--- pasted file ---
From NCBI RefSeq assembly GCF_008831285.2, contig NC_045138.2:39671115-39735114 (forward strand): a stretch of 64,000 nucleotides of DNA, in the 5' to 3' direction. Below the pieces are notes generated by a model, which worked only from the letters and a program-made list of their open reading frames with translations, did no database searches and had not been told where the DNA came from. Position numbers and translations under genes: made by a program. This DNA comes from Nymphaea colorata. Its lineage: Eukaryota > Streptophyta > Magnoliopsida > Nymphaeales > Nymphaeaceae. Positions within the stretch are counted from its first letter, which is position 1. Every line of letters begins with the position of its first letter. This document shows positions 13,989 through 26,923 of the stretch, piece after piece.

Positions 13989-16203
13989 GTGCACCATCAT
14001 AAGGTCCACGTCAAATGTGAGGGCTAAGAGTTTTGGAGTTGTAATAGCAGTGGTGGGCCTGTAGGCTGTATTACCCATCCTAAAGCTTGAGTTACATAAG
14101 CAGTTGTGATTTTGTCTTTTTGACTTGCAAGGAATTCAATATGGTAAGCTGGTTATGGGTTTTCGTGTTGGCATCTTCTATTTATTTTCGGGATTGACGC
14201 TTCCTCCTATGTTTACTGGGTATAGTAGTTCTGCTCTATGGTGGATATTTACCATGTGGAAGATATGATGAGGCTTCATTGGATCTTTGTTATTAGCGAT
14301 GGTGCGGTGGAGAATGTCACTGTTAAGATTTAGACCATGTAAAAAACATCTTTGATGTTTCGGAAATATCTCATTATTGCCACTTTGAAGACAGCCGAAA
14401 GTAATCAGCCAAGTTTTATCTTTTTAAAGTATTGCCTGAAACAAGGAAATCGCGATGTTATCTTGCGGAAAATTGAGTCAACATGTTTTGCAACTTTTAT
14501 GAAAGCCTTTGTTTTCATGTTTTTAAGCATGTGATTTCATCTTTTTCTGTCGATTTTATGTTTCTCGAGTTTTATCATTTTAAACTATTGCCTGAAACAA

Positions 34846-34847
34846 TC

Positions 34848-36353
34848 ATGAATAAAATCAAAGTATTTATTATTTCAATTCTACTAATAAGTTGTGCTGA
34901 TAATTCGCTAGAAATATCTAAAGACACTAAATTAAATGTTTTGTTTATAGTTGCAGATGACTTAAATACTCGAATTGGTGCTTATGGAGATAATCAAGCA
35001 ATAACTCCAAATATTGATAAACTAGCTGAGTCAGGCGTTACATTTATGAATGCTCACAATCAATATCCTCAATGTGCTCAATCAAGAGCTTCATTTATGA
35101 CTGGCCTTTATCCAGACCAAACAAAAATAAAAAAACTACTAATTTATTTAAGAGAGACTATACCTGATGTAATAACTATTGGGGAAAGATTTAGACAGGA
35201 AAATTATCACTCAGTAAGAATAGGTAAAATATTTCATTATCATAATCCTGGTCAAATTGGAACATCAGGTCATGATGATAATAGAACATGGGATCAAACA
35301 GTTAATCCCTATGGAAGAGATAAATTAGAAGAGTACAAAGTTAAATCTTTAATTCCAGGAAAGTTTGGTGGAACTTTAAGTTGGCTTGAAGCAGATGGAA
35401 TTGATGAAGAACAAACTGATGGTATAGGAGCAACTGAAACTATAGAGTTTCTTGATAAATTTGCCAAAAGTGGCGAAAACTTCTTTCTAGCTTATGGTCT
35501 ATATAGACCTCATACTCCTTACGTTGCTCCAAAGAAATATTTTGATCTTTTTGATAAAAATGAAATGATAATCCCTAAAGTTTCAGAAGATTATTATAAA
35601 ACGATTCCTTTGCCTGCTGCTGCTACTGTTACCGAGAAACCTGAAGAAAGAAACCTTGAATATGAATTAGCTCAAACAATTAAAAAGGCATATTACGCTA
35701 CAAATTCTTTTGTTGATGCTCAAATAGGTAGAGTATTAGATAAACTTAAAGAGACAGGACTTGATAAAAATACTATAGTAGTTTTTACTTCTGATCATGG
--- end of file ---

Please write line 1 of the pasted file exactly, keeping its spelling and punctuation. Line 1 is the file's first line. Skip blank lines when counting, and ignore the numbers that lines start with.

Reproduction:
From NCBI RefSeq assembly GCF_008831285.2, contig NC_045138.2:39671115-39735114 (forward strand): a stretch of 64,000 nucleotides of DNA, in the 5' to 3' direction. Below the pieces are notes generated by a model, which worked only from the letters and a program-made list of their open reading frames with translations, did no database searches and had not been told where the DNA came from. Position numbers and translations under genes: made by a program. This DNA comes from Nymphaea colorata. Its lineage: Eukaryota > Streptophyta > Magnoliopsida > Nymphaeales > Nymphaeaceae. Positions within the stretch are counted from its first letter, which is position 1. Every line of letters begins with the position of its first letter. This document shows positions 13,989 through 26,923 of the stretch, piece after piece.